Michigan’s Governor Rick Snyder has declared a financial emergency for the City of Detroit. He has given the City's government 10 days to request a hearing to possibly avoid the governor's appointment of an emergency financial manager for the City. Snyder cited a number of issues with the City’s financial situation, from overestimating its revenues to ballooning long-term liabilities, as the reason for his decision.

According to Snyder's announcement, the City has 10 calendar days (from March 1) to request a hearing before the governor or his designee. After the hearing, or if the 10-day period expires without one, the governor will either confirm or revoke his decision to appoint an emergency financial manager.

Snyder said that an independent, six-member financial review team he appointed on Dec. 18, 2012, found that Detroit is in the middle of a financial emergency and that there isn’t a satisfactory plan to address the crisis. The review team gave its report to Snyder on Feb. 19.

"Additional action is needed to fix the financial crisis in Detroit," Snyder said. "Chronic budget troubles have taken a significant toll on everyday life for citizens in the city. Detroiters deserve to feel safe when they walk down the street, to have their street lights on, to have the bus show up to take them to work. Working together in partnership we can and will develop solutions to fix the city's finances, stop the cycle of overspending and one-time fixes and collectively get Detroit on the path being a great city once again."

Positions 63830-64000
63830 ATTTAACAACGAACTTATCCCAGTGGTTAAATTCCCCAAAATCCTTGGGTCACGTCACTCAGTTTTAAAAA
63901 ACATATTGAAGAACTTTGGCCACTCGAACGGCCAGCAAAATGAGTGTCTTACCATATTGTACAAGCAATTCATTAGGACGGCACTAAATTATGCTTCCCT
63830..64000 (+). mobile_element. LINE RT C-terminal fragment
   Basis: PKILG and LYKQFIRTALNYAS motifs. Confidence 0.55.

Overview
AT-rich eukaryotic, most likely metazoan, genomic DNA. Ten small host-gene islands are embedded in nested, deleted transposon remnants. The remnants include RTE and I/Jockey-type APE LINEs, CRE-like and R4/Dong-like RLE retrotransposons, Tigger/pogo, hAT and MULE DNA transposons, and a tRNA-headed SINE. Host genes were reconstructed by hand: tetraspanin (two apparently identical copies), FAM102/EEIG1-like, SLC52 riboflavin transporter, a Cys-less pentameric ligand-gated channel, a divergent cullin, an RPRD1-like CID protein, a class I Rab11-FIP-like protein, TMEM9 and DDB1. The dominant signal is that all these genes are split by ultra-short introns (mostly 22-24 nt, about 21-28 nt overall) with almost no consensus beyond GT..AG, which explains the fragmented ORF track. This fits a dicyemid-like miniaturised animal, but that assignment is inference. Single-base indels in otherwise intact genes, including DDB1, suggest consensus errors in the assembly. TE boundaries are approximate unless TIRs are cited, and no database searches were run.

Snyder described the City’s financial situation as follows in a statement. He said that in 2011 and 2012, the City budgeted $1.275 billion in revenue but ended up taking in only $1.1 billion. Between 2005 and 2011, the City borrowed more than $600 million to cover its short-term obligations. Regarding its liabilities, the City’s long-term debt (excluding pension obligations) exceeded $6.8 billion on June 30, 2012. The City’s total long-term debt is $14.99 billion, according to Snyder.

Snyder went on to say that despite attempts at reform; the City is facing a cash deficit of $100 million, and a review team found the City would have needed to increase revenue, or decrease expenditures, by $15 million per month from January to March 2013 to remain financially viable.

Detroit’s Mayor Dave Bing said in response to Snyder’s decision to request a hearing, and to the governor’s comments regarding whether Detroit’s City government has a plan to solve the City’s fiscal problem, that his administration has worked to implement a restructuring plan for the City.

Bing added that the State and the Financial Advisory Board reviewed and accepted the plan but that many factors, including the City Charter, labor agreements, litigation, scarce financial and human resources, and the City government’s structure are limiting the City government's ability to put the plan into action. He asked for “further exploration of ways to mitigate these barriers.”

“The Governor has made his decision, and it was his decision alone to make. While I respect it, I have said all along that I do not favor an Emergency Manager for the City of Detroit," Bing said. "I will look at the impact of the Governor’s decision as well as other options, to determine my next course of action."